I studied at NCKU for one year in 2001. I strongly suggest to take the one-on-one classes. They are not much more expensive than the group classes and you will get much more out of it.
The group classes are tought by the same teachers as the one-on-one’s; the teachers are mostly college students or college grads without formal teaching education. So, if you are unlucky your group class teacher will be teaching a group for the first time herself.
I took 80% one-on-one classes and they were very helpful, since I could set my own pace and I could take charge of the classes myself; this way you can get much out of classes even if the teacher is not so talented.
2 hours of one-on-one cost just around 500NT, which I think is a very good price (they raised it though). Chose “Practical audiovisual Chinese”, since this is the textbook most teachers are familiar with.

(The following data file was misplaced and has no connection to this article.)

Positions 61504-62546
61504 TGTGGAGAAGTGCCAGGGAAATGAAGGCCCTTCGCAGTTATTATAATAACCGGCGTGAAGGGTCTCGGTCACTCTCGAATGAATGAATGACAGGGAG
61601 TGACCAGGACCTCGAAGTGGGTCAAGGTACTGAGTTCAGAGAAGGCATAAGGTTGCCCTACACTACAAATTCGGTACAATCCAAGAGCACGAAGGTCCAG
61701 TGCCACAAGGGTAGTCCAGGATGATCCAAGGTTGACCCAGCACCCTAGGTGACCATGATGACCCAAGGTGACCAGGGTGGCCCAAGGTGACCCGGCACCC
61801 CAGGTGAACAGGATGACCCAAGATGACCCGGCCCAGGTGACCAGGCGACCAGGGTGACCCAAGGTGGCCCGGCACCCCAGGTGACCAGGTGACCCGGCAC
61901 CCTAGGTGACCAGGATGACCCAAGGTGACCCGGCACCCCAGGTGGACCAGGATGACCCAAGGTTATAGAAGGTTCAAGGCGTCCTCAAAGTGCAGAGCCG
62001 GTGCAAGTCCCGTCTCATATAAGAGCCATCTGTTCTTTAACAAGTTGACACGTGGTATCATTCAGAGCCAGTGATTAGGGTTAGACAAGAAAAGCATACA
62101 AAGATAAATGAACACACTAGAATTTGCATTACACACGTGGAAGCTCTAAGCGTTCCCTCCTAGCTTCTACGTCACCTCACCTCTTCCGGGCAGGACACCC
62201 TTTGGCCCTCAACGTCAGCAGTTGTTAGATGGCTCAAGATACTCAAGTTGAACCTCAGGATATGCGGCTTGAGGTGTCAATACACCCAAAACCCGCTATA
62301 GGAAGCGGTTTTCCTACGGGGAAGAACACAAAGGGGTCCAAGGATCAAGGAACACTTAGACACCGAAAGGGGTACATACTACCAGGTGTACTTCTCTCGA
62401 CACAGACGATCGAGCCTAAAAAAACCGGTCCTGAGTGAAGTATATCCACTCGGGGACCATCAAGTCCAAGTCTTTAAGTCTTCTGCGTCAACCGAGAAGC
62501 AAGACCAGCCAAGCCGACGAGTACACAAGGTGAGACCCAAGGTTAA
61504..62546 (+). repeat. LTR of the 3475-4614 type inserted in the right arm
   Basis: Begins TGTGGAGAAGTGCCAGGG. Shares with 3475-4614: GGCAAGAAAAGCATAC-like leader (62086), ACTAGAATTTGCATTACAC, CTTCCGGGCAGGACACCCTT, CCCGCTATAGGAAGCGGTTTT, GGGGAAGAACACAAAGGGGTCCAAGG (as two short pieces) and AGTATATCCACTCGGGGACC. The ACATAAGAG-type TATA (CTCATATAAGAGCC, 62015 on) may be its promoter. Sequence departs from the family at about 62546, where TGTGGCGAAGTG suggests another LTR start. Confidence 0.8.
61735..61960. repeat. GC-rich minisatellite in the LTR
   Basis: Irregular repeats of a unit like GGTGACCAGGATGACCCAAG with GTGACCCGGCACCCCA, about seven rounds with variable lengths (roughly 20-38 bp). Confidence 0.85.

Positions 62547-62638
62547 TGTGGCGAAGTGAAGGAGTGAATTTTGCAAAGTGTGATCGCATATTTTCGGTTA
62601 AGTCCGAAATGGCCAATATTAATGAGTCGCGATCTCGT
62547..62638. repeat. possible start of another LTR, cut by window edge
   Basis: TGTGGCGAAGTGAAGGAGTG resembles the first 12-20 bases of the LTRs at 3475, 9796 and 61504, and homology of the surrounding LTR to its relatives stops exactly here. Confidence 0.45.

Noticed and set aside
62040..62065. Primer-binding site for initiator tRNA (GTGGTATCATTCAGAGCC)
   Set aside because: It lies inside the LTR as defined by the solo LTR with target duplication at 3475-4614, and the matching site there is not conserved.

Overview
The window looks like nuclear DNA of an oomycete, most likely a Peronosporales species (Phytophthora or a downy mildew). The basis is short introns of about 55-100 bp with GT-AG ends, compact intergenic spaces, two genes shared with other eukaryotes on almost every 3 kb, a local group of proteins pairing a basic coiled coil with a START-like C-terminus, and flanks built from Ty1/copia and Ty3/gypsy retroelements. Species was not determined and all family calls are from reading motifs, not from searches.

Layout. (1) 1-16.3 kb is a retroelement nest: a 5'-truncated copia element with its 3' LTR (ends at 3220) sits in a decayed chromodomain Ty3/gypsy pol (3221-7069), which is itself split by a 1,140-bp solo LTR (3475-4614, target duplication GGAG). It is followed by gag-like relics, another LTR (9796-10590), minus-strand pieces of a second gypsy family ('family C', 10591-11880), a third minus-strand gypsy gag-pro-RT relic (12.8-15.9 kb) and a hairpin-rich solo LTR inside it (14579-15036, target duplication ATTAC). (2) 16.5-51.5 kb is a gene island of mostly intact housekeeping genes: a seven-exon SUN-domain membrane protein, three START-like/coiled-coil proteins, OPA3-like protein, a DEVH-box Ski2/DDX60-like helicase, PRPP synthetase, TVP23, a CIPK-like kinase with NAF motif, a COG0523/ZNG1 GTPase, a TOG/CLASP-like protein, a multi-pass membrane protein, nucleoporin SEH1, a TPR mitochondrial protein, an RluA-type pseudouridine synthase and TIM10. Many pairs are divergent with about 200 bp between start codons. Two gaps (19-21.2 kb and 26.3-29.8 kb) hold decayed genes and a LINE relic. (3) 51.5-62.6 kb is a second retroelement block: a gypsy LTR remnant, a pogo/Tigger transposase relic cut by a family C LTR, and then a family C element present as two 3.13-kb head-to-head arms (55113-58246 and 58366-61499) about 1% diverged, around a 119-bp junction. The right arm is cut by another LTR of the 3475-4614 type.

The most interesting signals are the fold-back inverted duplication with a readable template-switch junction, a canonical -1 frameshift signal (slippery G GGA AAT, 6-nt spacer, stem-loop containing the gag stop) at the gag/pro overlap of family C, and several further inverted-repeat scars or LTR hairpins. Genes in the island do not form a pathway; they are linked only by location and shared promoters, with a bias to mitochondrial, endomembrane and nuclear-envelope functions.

I do agree with littleiron that NCKU is not for advanced students, but up to high intermediate it is a very efficient learning environment (up to and incuding Audio-Visual volume 3; that is my own definition of high-intermediate though; the MTC places this book on mid-intermediate, but I think if you really finish this book from cover to cover, then you are pretty good).
You will do lots of talking, thus become fluent fairly quick. On the other hand, if you are more into classical Chinese, real literary Chinese or business Chinese, don’t chose NCKU. It is really more like a place where you learn Chinese to get along in Taiwan.
I have to admit that I have never been to another language school, so I am just judging from my own “satisfaction level”.
P.S.: I didn’t notice any particular rudeness in Tainan. Stares, pointing and an occasional “hello, how are you?” was all I had to put up with. Often people appeared to be very friendly and willing to help (once I was sitting on a bench all by myself waiting for a friend, when an old man came up to me and asked if there was a problem; kind of cute).